In 1934, Dr. Joseph Hughes joined the medical staff of the Institute. At a time when insulin and other physio-chemical shock therapies were in common use for the treatment of psychiatric disorder, Dr. Hughes did extensive research into potential clinical alternatives. At the time there was no other modality to treat patients who did not respond to Occupational Therapy, medication or ongoing psychotherapy. Dr. Hughes became increasingly fascinated with the practice of two Italian physicians who were employing electro-shock therapy on their patients- which alters the chemical balance and response of the brain. AS of 1940, Dr. Hughes began to construct and experiment with his own device for electro-shock therapy. What resulted was a model for all future electro-shock therapy units. By his own admission, Dr. Hughes admitted that this new form of therapy was experimental, but stated that it was never used coercively or unjustly by attending hospital medical staff.
Later Years and Closure: 1959 to 1997
The Female Department Building on 44th Street was closed in 1959 due to the City of Philadelphia exercising its right of eminent domain of the property. Items from the original building were auctioned off with a frightening degree of haste. Shortly thereafter, the building was demolished to make way for the City's subway and mass transit projects. All patients were moved to the Male Department on 49th Street, which became the exclusive facility for the Institute. A new, five-story "North Building" opened to accommodate the consolidation of departments. Within a decade this building became the site of the area's first inpatient treatment center for adolescent children. It is this stricture that was listed on the National Register of Historic Places and was designated a National Historic Landmark on October 15, 1966.
The Pennsylvania Hospital School of Nursing for Men, founded by Dr. Copp, is dissolved in 1965 after having graduated five hundred and fifty-one men, and trained approximately twelve thousand affiliates during it's 51-year history. Also at this time, 'the School of Nursing for Women', which operates out of the Pennsylvania Hospital's 8th Street facility is also dissolved, and a cooperative school which accepts both male and female students is founded in a coed atmosphere. This school continued exist until 1974, when the nursing school was completely dissolved due to lack of interest.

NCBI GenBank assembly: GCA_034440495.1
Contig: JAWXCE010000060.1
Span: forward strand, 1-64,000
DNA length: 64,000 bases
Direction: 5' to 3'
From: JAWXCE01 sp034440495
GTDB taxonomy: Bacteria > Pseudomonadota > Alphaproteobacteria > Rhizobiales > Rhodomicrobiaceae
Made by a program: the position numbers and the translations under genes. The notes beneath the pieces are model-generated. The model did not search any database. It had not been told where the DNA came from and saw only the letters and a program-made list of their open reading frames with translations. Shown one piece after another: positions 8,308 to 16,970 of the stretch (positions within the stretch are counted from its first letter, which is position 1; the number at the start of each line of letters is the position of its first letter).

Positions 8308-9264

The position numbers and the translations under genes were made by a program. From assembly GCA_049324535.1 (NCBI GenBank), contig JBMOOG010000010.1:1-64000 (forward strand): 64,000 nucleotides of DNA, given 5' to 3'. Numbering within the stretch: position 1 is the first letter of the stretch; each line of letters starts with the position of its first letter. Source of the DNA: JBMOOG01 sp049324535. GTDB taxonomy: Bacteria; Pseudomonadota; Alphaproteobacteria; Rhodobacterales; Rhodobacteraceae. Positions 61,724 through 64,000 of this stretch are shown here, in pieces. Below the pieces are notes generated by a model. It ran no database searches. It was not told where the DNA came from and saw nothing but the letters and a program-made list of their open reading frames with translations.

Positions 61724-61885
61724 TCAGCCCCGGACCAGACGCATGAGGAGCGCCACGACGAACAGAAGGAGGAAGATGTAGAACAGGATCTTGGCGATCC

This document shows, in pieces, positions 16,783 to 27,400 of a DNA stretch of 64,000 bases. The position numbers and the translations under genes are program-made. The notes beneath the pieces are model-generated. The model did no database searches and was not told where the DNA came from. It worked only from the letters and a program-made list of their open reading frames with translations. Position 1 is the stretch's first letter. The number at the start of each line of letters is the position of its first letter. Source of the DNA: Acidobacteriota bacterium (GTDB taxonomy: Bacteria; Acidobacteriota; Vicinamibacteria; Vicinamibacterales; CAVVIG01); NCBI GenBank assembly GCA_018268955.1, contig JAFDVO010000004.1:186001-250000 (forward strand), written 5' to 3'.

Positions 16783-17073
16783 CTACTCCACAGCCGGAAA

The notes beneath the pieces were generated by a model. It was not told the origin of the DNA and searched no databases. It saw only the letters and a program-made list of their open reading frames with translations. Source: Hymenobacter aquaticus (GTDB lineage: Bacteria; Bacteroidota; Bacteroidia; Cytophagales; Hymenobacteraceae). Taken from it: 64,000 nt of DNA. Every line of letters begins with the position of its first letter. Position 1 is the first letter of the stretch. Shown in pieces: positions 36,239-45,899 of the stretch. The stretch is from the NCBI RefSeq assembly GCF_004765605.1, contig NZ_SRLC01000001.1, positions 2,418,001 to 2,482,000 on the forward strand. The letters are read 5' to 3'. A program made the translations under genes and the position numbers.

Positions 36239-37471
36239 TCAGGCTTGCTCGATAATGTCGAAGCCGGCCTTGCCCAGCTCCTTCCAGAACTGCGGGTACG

In 1969, Hall-Mercer Community Mental Health and Mental Retardation Center was moved to its own building, as the need for outpatient care greatly expanded in the past five decades. Following talks with University of Pennsylvania Health System, Pennsylvania's Board of Managers elected to merge with the larger health system. It also specified that cost cutting measures were necessary to remain financially viable for the future. In the fall of 1997 it was specified that the 157-year old facility in West Philadelphia would be shut down, as major repairs to their building and equipment would be needed to modernize. However, it was deemed more reasonable to have all psychiatry, psychological and neurological services resume at Pennsylvania Hospital's original campus on 8th street in Center City Philadelphia. However, the structure of the former Institute was still above the city;s code for a medical facility, since the hospital was renovated extensively in 1989. The North building of the former Institute was repurposed in 1998 as the Kirkbride Center.
The current psychiatric services of the University of Pennsylvania Health System are divided by several sites within the Philadelphia area. There are two inpatient units at Pennsylvania Hospital, '4-Spruce' containing 24-beds, and '6-Spruce' containing 18-beds. Penn Presbyterian Medical Center also holds two inpatient units, 'Wright 4' containing 18-beds, and 'Wright 5' containing 22-beds. A Psychiatric Emergency Evaluation (PEEC) is also on site at the Hospital of the University of Pennsylvania, which is contracted with the City of Philadelphia to handle 302 commitment petitions.
List of Superintendents of the Institute
Over the years the particular name of the Institute has changed a number of times, as well as the title of the Chief Operating Officer. The popular title of "Superintendent", which was used by many psychiatric hospitals of the 19th century, was dropped in 1918 and replaced with the more progressive "Psychiatrist-in-Chief", which it remains for the next six decades. The title was split with the resignation of Dr. Myers in 1981. Dr. Fischer was thereafter named as 'Director of Psychiatry', with the now lesser title of Psychiatrist-in-Chief going to Dr. Layton McCurdy, who retained it until the closure of the Institute in 1997.
The Hospital Superintendent did not exercise total control over the administration and internal hospital policy. Two members of the Board of Managers would visit for inspection every Saturday in 9:30 in the morning. These inspections went on regularly for the 157 years of the hospital's existence.
- 1) Thomas Story Kirkbride - Superintendent of Pennsylvania Hospital for the Insane, 1840-1883
- 2) John Chapin - Superintendent of Pennsylvania Hospital for the Insane, 1883-1911
- 3) Owen Copp - Superintendent of Pennsylvania Hospital for the Insane, 1911-1922
- 4) Earl Bond - Psychiatrist-in-Chief of the Department of Mental and Nervous Diseases at Pennsylvania Hospital, 1922-1935
- 5) Lauren Smith - Psychiatrist-in-Chief of the Department of Mental and Nervous Diseases at Pennsylvania Hospital, 1935-1962
- 6) J. Martin Myers - Psychiatrist-in-Chief of the Institute of the Pennsylvania Hospital, 1962-1981